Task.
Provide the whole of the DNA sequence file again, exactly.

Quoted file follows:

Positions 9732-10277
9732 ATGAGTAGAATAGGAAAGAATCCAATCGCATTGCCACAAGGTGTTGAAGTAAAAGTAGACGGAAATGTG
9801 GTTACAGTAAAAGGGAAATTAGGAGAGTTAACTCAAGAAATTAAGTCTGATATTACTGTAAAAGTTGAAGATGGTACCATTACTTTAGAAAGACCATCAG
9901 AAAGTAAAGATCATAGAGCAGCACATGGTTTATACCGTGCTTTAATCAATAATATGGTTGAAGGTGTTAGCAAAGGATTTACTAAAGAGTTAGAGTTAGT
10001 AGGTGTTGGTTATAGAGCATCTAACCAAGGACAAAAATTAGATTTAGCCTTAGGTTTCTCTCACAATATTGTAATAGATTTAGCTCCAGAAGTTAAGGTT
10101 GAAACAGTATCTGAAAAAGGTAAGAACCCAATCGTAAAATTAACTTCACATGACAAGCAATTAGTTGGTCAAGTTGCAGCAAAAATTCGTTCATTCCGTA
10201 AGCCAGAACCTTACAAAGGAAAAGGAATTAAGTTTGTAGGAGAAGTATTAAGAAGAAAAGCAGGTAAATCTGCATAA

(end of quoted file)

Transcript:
Positions 9732-10277
9732 ATGAGTAGAATAGGAAAGAATCCAATCGCATTGCCACAAGGTGTTGAAGTAAAAGTAGACGGAAATGTG
9801 GTTACAGTAAAAGGGAAATTAGGAGAGTTAACTCAAGAAATTAAGTCTGATATTACTGTAAAAGTTGAAGATGGTACCATTACTTTAGAAAGACCATCAG
9901 AAAGTAAAGATCATAGAGCAGCACATGGTTTATACCGTGCTTTAATCAATAATATGGTTGAAGGTGTTAGCAAAGGATTTACTAAAGAGTTAGAGTTAGT
10001 AGGTGTTGGTTATAGAGCATCTAACCAAGGACAAAAATTAGATTTAGCCTTAGGTTTCTCTCACAATATTGTAATAGATTTAGCTCCAGAAGTTAAGGTT
10101 GAAACAGTATCTGAAAAAGGTAAGAACCCAATCGTAAAATTAACTTCACATGACAAGCAATTAGTTGGTCAAGTTGCAGCAAAAATTCGTTCATTCCGTA
10201 AGCCAGAACCTTACAAAGGAAAAGGAATTAAGTTTGTAGGAGAAGTATTAAGAAGAAAAGCAGGTAAATCTGCATAA